Browsing named entities in The Daily Dispatch: April 30, 1861., [Electronic resource]. You can also browse the collection for Hicks or search for Hicks in all documents.

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olition encroachments. C. H. B. Yours, most respectfully, we have received the proceedings referred to, in a slip from the Washington Herald, of Nashville, Washington county, Ill. for the information of friends of the actors in this meeting, we give some names, as our space will not admit the full report. P. E. Hosmer presided, with C. E. Hammond Secretary; and Among the speakers or movers of resolutions were Orson Kellogg, Maj. Wood, Judge O'Melveny, W. L. Underwood, Col. Hicks, Ben Bond, G. W. Vernon, and Amos Watts. Among the resolutions adopted were these: 1. Resolved, That the cry of "Union! " "Union!" "preservation of the Union!" by the advocates of immediate war, is a fraud and a delusion, and we call for the proof to show that by war the Union can either be preserved or a re-union of these States cemented. 2. Resolved, That in our judgment civil war is the wish of disunionists North and South; that civil war is disunion certain and unavaila
Maryland Legislature--Message of GovernorHicks. In the General Assembly of Maryland, on Saturday, the Governor's Message was received, and the Senate adopted an address to the people of Maryland, stating that the Legislature will not pass an act of secession; but if they believe the people desire it, they will give them an opportunity of declaring for themselves their future destiny. The House had not, at 1 o'clock on Saturday, acted on the address, but had appointed a committee to report an act for the call of a Convention of the people. In his message, Gov. Hicks briefly details the startling events which induced him to assemble the Legislature. He said he labored earnestly to induce the President to forego his purpose of passing troops through Maryland, but the reply was that a military necessity rendered it unavoidable. He says he refused Gen. Butler his consent to land his forces. He protested against his taking possession of the Annapolis Railroad, and in this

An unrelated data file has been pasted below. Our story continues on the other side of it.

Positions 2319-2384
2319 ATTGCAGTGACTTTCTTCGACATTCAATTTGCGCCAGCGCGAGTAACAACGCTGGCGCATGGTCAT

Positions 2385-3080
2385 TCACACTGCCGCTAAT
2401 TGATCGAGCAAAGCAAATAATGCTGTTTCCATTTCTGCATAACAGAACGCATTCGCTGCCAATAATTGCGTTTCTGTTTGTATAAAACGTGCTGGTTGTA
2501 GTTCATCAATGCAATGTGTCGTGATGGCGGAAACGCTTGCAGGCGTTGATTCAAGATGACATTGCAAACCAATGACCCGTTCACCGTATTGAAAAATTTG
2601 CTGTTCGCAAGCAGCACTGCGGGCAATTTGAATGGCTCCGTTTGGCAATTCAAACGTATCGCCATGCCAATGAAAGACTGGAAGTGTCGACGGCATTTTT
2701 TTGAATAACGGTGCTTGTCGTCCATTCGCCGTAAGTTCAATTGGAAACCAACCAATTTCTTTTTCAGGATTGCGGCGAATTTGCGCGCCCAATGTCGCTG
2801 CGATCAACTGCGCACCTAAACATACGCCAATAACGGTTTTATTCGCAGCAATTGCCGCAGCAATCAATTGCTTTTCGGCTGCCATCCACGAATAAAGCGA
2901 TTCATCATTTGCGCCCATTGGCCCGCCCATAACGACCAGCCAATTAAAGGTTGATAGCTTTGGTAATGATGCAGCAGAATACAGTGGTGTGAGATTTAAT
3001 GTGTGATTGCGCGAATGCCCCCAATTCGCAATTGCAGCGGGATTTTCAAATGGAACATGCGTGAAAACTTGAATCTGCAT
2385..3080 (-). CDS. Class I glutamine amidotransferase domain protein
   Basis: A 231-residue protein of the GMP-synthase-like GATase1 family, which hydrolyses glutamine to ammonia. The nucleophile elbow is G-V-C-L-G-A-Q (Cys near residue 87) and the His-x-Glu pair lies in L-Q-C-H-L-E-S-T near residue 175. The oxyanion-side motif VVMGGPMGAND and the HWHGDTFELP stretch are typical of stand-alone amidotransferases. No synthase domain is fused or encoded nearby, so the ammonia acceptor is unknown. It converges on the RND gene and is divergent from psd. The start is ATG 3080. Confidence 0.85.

Gov. Hicks, of Maryland. This double-dyed traitor deserves the execration of honest men in the whole country. He is evidently in league with Lincoln, and is known in Washington as a regular member of the Black Republican organization. Up to within a few days he has been living under the roof of Capt. Blake, the Federal commander of the Navy-Yard at Annapolis, and sleeping in the same room with him. We have it from undoubted authority that he severely reprimanded the officers in command of the Vanceville (Prince George,) Rangers for arresting two Army Captains, who were carrying sealed orders from Washington to Annapolis, telling them they were little better than land pirates.